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Concert Review by Nick Morgan

The Troubadour, London, February 2nd 2008

It’s a night of both celebration and commiseration in the Troubadour club, one of West London’s oldest music venues. We’re in a small wood-panelled room at the back of the restaurant (named, for no obvious reason, after Antarctic explorer Sir Ernest Shackleton). There are winners and losers here. The victors, from the valleys west of the Marches are generously sharing champagne with all, the losers glumly knocking it back in between glassesful of red wine.

It’s Rugby Union: England humiliated by a resurgent Wales. And it’s only 6.30 – we’re here to eat before going downstairs to watch bluesman Ian Siegal and his band (supported by Bluesmix) – and our hosts are anxious that we get there in time to “bag a good spot”. And while I remember, I think it might be Mr Siegal’s birthday – he’s certainly celebrating something.
Strangely when we do get down, almost promptly at 8.00pm the cramped little club is already packed. It’s not really fit for purpose – a sort of U-shaped space with a stage in the middle. But although it’s changed over the years (the stage, I understand, used to be at the back of the room where there are now some cavernous seating booths) it does have a very nice atmosphere – which is just as well as we end up waiting for almost two hours before Bluesmix, with a eclectic mix of not so funky New Orleans funk and blues, take the stage. That’s two hours of soaking in the history of the place – this was where Bob Dylan first played in London, Jimi played here (“kiss the wall”), and Joni. Folk guitar supreme Martin Carthy was a regular in the sixties, and Led Zeppelin are even alleged to have played here during a run of gigs at nearby Earls Court. So that’s a lot of history – and, I should add, red wine – to soak up. And quite possibly we did a little too much of both. Red
And don’t get me wrong – whilst Bluesmix did have their moments I did feel (like most of the audience to be fair) that they played a little too long – so that by the time Ian Siegal got to the stage at around 11.00 we’d all (band included) soaked up a little more. Nonetheless Siegal hit the stage like a whirlwind with songs like ‘Groundhog blues’, ‘John the Revelator’, ‘Sugar Rush’ and ‘Brandy Balloon’.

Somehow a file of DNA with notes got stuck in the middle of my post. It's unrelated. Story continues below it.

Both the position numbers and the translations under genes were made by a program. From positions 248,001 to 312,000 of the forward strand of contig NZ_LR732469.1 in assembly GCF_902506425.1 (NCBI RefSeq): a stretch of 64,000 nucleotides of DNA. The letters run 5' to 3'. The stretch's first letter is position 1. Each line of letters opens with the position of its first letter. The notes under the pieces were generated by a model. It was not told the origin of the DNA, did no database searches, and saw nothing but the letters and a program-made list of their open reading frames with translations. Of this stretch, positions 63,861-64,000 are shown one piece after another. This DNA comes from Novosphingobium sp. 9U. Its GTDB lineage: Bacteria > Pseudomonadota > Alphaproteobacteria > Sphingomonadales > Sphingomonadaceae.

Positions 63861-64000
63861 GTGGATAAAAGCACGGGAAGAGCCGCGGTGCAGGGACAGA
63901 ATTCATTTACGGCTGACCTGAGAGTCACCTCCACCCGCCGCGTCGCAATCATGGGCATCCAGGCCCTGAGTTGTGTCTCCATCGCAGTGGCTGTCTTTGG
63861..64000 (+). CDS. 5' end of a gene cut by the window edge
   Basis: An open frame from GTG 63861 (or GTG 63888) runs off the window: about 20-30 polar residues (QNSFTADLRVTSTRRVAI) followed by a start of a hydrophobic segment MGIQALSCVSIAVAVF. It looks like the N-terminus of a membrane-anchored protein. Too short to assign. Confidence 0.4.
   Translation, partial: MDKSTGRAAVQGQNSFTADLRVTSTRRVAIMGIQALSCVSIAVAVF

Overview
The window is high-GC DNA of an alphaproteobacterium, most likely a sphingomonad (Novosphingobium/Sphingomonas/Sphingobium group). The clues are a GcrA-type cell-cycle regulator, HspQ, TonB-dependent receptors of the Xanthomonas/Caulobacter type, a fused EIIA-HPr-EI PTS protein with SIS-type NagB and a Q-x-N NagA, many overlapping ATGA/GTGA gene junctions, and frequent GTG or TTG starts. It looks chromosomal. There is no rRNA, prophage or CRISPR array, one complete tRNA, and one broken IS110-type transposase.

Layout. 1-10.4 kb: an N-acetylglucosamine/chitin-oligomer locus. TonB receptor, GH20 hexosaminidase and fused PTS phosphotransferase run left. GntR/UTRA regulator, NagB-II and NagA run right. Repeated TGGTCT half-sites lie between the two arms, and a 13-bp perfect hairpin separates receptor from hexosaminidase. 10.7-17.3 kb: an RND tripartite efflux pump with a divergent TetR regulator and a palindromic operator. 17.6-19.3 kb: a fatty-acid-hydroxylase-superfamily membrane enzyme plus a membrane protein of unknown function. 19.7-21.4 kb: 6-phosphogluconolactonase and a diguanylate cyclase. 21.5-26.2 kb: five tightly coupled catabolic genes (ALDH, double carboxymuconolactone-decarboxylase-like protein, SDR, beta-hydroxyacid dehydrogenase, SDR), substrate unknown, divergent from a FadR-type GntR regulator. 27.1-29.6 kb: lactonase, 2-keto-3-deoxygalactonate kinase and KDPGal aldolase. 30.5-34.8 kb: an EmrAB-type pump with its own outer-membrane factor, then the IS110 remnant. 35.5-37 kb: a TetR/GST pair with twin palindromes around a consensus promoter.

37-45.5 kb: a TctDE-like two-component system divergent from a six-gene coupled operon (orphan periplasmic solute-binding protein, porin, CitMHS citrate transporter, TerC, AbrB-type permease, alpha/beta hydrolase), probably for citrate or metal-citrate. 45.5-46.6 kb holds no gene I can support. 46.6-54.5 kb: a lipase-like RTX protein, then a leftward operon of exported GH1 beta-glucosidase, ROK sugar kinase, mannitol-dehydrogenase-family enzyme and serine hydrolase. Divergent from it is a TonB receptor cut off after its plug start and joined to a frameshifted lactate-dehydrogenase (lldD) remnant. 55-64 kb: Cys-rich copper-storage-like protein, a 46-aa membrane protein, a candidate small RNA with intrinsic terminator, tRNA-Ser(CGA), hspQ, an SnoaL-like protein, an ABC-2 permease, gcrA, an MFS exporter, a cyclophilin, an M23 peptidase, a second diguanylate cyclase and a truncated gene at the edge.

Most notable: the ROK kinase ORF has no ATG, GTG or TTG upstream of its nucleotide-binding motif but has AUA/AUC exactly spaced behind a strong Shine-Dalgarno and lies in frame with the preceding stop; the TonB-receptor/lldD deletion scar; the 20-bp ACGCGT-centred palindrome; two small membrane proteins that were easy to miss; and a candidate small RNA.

The area around the stage was packed as everyone tried to get a view, and as I’ve said before, the number of pretty girls outnumbered the chaps in a way that just isn’t supposed to happen at Blues gigs – Mr Siegal has got something special, and it’s not just his guitar playing, or his two wonderful Harmony guitars. On the subject of which – did I tell you Serge, that there’s a group of what can frankly only be called Harmony Maniacs on the internet? And loads of Harmony guitars for sale on e-bay, and a specialist store where you can buy them too? And some pretty good resources to at least help you figure out if you might be buying something that’s ‘not quite right’, as you say in the world of whisky. Or that, more strangely still, one of them has ended up in my house? Ouch.

Anyway – back to the gig – or should I say party, which is what it ended up feeling like. Siegal ended up playing some covers that were appropriate to the venue (beyond which I cannot go as he swore his audience to secrecy) before most of Bluesmix joined for a final jam on a few songs. He’s playing again in London in June, and I think in a few other scattered venues in the UK. Otherwise your best chance to see him is if you live in Holland, Belgium or Sweden. Which is lucky for you and shame for the UK – he’s certainly worth the price of the admission. And if you’re really stuck then you might like to buy a 2008 reissue of Meat and Potatoes, imaginatively called A Bigger Plate of Meat and Potatoes, with a new DVD recorded at the North Sea Blues Festival. But it’s not as good as the real thing. - Nick Morgan (concert photographs by Kate)

Kate's gig photo album Kate's photographs

Bluesmix MySpace page
Ian Siegal MySpace page

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